MIND THE GAP… It is commonly known that investments in water supply and sanitation are mostly mobilized either for rural villages (handpumps/latrines) or cities (large piped networks). The GAP is in SMALL TOWNS. Mozambique has more than 120 small towns with dilapidated infrastructure built by the Portuguese colonialists in the 1950s and 1960s. The infrastructure was designed to serve a population of less than 1000 and many of these towns now have a population of more than 20,000.
In a recent field mission to Nampula Province, the Government of Mozambique department responsible for small towns (AIAS) and UNICEF engineers visited 5 small towns that are receiving significant investments from the Government of Australia (AusAID) under the banner of the programme – NAMWASH.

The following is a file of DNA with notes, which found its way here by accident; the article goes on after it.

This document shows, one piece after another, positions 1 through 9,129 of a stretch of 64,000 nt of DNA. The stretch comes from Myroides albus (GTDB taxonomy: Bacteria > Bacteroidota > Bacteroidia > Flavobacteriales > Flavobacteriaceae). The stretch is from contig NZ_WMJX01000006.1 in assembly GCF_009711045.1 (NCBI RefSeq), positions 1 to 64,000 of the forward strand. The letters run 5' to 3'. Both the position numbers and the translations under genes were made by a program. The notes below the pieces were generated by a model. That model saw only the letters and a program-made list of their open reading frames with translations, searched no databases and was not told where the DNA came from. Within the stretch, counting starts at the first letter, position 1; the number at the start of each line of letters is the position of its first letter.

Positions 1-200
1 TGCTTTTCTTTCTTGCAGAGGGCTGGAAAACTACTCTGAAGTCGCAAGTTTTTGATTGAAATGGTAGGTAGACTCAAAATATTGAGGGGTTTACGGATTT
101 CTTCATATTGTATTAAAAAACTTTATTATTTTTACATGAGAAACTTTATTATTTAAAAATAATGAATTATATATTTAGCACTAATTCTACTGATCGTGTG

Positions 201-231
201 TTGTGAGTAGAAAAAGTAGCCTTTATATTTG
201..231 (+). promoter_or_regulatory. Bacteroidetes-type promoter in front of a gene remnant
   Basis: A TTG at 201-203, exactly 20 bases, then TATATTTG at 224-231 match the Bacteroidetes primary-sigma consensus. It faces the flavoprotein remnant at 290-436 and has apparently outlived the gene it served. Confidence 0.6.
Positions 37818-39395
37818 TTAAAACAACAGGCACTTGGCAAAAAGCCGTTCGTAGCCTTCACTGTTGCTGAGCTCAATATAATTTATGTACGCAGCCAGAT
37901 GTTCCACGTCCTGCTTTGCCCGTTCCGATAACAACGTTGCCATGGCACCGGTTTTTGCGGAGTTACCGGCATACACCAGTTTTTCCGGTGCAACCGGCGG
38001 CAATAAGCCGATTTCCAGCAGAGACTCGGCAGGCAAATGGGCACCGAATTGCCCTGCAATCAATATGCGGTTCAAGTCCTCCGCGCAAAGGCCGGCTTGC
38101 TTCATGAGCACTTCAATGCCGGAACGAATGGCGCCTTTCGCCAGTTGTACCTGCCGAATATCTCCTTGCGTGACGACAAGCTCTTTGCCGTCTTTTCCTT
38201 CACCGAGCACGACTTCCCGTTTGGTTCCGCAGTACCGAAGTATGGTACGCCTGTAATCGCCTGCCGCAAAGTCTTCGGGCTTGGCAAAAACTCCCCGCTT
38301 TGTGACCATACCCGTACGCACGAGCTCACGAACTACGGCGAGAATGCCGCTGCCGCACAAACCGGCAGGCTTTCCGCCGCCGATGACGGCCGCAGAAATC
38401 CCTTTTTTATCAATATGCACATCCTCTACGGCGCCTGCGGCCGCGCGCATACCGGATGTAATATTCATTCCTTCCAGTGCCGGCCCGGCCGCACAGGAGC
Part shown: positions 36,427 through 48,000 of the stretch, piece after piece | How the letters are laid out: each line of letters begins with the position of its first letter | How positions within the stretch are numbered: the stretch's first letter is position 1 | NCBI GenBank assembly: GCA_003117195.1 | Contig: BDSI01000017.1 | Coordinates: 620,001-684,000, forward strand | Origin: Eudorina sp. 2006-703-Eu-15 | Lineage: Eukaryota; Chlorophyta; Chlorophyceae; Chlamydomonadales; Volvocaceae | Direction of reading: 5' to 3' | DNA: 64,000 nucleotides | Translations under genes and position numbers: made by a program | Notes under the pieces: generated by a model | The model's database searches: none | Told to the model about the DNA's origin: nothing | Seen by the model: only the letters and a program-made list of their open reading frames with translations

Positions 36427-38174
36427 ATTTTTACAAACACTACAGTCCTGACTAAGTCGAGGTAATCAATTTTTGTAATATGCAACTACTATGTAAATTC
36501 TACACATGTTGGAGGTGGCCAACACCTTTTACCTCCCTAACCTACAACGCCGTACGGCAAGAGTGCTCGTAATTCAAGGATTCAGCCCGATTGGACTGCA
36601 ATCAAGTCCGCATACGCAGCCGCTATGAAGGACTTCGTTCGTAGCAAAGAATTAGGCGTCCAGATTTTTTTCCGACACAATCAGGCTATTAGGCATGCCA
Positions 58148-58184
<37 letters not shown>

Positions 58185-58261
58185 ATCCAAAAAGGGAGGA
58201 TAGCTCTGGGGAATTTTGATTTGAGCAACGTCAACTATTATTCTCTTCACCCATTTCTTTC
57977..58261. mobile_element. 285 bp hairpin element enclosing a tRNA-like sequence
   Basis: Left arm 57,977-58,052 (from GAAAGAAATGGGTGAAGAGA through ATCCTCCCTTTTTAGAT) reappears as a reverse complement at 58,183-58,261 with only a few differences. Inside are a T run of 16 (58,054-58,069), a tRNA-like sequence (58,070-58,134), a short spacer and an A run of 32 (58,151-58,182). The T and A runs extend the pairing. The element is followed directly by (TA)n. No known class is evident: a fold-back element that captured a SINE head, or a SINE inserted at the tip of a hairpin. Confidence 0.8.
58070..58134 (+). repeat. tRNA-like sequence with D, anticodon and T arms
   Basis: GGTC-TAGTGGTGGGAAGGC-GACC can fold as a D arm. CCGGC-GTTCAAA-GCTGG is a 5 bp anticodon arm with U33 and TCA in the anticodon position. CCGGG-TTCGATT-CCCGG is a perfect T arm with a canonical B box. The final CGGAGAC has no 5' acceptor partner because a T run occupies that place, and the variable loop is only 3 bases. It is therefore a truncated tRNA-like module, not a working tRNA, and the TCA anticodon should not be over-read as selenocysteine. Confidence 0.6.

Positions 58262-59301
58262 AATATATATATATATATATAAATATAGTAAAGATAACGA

NAMWASH has the objective of ensuring that 150,000 people in 5 small towns gain access to safe and sustainable water and sanitation. The model of implementation is based on a Delegated Framework where the operation and maintenance of the water supply is done by an independent operator which is then regulated by CRA (Water Regulator of Mozambique). The model will be tested in phase 1 of the project in Ribaue town in Nampula.
This work is essential as Mozambique is experiencing a boom in investment from the extractive industries and overnight ports, railways and roads are being developed and rehabilitated to facilitate the movement and export of goods. Towns along these railways and roads are expanding with ever increasing migrant labour coming into Mozambique from neighboring countries.
CLOSE THE GAP – projects such as NAMWASH need to be used as catalysts for future investments